Both entrees I tried were exceptional as well. Completely apples and oranges, but each superb in their own right. The halibut is perfectly cooked and artfully accompanied by peekytoe crab and gooseberries. It was also somehow both decadent (duck fat) and light at the same time. Whereas the beef striploin was a full on savory-palooza, cooked to perfection and surrounded by a wonderful chanterelle moat with additions of quince, horseradish and crispy polenta planks. Masterful!

The only miss of the night was the carrot cake, and by miss I actually mean that it was good, but in comparison to the complimentary eclair and the white chocolate bar I would skip it, because that complimentary duo beats the cream cheese out of that cake 10 times out of 10, and I’ve a HUGE carrot cake fan, so this is saying a lot.

What’s also saying a lot is that not since the Purple Pig have I had a meal this good in Chicago. Granted I haven’t been to Alinea yet, so stay tuned.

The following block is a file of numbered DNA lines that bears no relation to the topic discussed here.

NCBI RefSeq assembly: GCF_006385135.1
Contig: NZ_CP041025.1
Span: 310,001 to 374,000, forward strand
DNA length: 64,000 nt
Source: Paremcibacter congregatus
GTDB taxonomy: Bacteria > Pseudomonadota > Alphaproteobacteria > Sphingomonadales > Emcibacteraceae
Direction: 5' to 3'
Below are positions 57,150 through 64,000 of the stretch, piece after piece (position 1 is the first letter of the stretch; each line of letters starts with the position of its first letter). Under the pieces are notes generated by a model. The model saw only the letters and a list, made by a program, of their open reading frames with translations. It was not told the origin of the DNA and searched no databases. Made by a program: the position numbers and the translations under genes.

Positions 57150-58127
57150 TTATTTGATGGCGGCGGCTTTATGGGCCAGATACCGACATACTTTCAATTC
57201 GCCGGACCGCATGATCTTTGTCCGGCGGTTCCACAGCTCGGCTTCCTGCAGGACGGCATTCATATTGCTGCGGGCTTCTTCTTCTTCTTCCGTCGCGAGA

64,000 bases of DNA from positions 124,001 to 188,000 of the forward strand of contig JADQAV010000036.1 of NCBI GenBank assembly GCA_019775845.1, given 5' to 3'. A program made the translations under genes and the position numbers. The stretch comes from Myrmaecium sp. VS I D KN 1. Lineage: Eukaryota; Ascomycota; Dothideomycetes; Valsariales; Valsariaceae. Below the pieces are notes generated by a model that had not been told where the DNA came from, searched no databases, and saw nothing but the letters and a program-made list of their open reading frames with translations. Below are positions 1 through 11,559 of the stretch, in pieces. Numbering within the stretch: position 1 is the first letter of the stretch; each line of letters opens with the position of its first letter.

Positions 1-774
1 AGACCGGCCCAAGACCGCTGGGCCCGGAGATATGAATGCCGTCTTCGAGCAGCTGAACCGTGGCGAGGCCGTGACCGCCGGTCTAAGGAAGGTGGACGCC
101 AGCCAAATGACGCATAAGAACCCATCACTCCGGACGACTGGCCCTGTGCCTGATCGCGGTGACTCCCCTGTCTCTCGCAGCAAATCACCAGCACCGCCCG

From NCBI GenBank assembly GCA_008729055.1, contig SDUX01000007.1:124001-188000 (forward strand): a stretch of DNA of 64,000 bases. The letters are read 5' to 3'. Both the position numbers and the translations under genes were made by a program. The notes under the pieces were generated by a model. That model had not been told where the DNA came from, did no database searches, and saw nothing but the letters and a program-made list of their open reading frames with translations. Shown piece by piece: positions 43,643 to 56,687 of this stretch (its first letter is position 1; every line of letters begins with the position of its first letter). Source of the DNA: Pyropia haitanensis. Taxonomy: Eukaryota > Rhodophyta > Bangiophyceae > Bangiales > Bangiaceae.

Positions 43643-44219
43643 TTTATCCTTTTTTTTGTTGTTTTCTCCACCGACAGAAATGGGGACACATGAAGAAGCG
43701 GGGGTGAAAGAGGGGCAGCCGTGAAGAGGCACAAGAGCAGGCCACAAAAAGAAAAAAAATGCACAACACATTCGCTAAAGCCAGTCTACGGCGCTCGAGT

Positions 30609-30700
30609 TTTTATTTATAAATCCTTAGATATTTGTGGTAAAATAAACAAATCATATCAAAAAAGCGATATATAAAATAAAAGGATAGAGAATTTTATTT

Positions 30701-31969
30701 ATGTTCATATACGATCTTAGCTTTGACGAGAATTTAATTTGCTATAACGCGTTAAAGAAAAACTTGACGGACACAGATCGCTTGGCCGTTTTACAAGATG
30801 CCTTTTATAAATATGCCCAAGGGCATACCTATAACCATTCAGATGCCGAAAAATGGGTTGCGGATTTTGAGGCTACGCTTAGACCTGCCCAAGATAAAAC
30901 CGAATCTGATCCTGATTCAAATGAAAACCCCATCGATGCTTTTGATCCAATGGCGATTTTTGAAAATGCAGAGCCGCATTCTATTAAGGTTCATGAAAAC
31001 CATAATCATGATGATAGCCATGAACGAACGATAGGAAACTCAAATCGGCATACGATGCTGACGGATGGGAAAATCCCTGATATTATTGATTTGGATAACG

4 teeth

BCD Tofu House

5W 32nd St. New York, NY 10001 • (212) 967-1900 bcdtofu.com

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I have no idea what the BCD stands for, maybe it’s Bargain Cuisine Delectables? Probably not, but whatever it is, ya still gotta love Koreatown for its bountiful spreads of food at a fraction of the price you’d pay anywhere else in Manhattan. It’s almost as if they don’t realize that there are sandwich shops all around them that are charging more for a tuna on rye- no chips, no drink- than the three course bento-paloozas the Koreans are doling out. So shhhh! Let’s keep it that way.

But cheap is only one reason to love the Tofu House. Good is the other. Especially in the winter with a bevy of fiery soups that manage to stay hot longer than Madonna. Offered in a range of spiciness from mild to medium to hot and finally very hot. I went with just “hot” and I found it to be perfect. Plenty of kick, but just up to that threshold where flavor ends and pain begins, without crossing it. Very hot would’ve probably rendered all of the goodies in the soup imperceptible to taste.

As for the goodies of which I speak, I opted for the dumpling soup, which as one might guess is loaded with dumplings. But also bulgogi, veggies, tofu (after all, the place is called Tofu House), and if you so desire, a raw egg, rice, peppers and kimchi. Plus a fried smelt on the side.

And speaking of dumplings, another worthy get as an appetizer are the fried veggie pot stickers.